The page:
Oil swung between gains and losses below $45 a barrel as investors weighed the outlook for a persistent global glut against signs US drillers are continuing to reduce active rigs.
Futures were little changed in New York after declining 2.8 per cent Friday as Goldman Sachs said the surplus is bigger than it expected and prices could fall as low as $20 a barrel. The number of rigs seeking oil slid to the lowest level in almost two months, according to Baker Hughes.
Oil is down more than 25 per cent from its closing peak in June on speculation the global oversupply will be prolonged. While the International Energy Agency predicts crude stockpiles will diminish in the second half of next year as supply outside Opec declines, Iran has vowed to boost output and increase exports once sanctions are lifted.
“If things play out as the IEA predict, we will get production cuts outside Opec and we appear to be seeing the early stages of that coming through in the US now,” Ric Spooner, a chief analyst at CMC Markets in Sydney, said. “If Iran does come back, the market will be left with a significant surplus.”
West Texas Intermediate for October delivery was at $44.47 a barrel on the New York Mercantile Exchange, down 16 cents, at 2pm Sydney time. The contract slid 3.1 per cent last week. The volume of all futures traded was about 10 per cent below the 100-day average. Prices have decreased 17 per cent this year.
Brent for October settlement, which expires Tuesday, was 41 cents lower at $47.73 a barrel on the London-based ICE Futures Europe exchange. It lost 75 cents, or 1.5 per cent, to $48.14 on Friday. The more-active November future slid 28 cents to $48.76.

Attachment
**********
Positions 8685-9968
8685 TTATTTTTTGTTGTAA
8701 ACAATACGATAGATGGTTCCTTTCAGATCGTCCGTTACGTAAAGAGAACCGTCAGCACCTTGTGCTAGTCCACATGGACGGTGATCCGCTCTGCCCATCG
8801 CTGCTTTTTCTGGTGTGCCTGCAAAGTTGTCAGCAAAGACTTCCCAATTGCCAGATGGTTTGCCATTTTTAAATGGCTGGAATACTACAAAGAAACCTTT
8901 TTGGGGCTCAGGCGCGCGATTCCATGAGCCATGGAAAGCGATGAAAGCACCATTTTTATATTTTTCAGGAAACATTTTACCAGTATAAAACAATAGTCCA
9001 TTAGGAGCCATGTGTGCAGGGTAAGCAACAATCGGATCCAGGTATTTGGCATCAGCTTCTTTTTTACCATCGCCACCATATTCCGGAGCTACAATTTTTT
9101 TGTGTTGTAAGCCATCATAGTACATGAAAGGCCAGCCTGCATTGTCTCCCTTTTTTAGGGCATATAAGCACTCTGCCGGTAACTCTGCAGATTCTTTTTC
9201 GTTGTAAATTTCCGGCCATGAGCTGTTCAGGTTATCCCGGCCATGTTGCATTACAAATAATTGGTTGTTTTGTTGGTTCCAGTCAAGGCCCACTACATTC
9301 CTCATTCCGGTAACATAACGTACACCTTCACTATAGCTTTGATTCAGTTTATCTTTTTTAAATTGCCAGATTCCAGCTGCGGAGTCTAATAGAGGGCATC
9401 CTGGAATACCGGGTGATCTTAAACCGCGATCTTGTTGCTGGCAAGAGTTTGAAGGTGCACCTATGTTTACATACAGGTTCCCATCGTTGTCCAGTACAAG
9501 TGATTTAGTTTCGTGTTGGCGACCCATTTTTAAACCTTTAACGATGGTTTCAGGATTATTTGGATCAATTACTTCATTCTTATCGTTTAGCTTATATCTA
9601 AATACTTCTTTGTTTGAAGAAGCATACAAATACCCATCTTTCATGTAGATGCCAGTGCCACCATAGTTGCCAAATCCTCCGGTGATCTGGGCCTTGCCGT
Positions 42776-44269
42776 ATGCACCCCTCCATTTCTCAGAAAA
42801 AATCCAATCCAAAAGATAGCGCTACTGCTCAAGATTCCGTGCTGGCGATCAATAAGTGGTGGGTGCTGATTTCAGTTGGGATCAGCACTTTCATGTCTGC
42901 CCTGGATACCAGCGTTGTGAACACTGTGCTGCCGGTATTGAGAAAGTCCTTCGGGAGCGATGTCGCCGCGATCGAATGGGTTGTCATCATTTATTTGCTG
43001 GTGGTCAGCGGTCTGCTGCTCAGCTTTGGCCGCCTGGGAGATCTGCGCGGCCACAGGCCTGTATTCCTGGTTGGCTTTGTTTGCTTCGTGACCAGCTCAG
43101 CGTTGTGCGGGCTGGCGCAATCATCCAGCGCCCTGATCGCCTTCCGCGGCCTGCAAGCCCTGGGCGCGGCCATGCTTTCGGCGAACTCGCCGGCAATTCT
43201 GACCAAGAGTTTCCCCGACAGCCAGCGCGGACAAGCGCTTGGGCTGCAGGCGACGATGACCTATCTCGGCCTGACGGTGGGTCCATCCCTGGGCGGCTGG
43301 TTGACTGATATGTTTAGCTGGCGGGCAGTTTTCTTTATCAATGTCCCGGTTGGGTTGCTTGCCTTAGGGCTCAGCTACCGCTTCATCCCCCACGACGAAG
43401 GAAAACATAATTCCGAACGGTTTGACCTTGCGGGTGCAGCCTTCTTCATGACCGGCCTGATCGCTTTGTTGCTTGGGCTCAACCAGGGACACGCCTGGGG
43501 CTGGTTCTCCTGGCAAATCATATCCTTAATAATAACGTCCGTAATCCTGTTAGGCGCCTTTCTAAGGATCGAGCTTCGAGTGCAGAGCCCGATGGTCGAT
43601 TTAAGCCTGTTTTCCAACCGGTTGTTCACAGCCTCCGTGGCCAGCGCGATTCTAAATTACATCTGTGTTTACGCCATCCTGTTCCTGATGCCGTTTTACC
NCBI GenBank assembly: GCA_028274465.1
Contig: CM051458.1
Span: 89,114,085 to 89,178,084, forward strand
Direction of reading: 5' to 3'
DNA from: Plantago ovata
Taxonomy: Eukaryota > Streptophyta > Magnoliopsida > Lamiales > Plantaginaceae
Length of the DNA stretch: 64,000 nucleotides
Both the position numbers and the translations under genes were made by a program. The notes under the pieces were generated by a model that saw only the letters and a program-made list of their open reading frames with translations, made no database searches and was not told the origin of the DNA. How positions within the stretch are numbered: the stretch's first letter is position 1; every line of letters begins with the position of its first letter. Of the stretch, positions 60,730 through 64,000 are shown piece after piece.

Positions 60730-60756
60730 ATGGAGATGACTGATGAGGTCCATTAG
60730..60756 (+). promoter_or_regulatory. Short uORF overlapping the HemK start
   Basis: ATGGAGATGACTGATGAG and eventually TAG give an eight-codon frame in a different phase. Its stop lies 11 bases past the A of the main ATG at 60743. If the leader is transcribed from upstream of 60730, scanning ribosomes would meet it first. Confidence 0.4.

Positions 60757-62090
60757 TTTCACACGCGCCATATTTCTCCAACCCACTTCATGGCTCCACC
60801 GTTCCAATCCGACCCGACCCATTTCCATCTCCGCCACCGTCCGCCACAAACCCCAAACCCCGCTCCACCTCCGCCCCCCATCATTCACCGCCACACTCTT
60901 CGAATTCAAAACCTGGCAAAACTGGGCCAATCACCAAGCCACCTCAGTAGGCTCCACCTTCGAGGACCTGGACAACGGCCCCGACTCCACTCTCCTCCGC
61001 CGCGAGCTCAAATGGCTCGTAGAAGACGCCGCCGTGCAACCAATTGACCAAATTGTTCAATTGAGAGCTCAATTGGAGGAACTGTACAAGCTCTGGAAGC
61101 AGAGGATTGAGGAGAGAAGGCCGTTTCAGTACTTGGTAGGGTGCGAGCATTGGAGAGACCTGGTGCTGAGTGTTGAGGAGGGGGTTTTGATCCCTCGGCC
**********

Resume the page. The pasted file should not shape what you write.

While $20 a barrel oil is not Goldman’s base-case scenario, a failure to reduce production fast enough may require prices near that level to clear the oversupply, the bank said in a report on Friday while trimming its Brent and WTI crude forecasts through 2016. US shale is the likely near-term source of output cuts, Goldman said.
Drillers in the US idled rigs for a second week, reducing the number of active machines by 10 to 652, Baker Hughes said Friday. The nation’s output declined for a fifth week through September 4 to average 9.14 million barrels a day, the Energy Information Administration said Thursday.
Opec has pumped above its quota during the past 15 months, fuelling the global surplus. Iraq, the second-biggest member of the group, produced 3.76 million barrels of oil a day in August, compared with 3.7 million a day in July, according to a statement from the state oil marketing company known as Somo.
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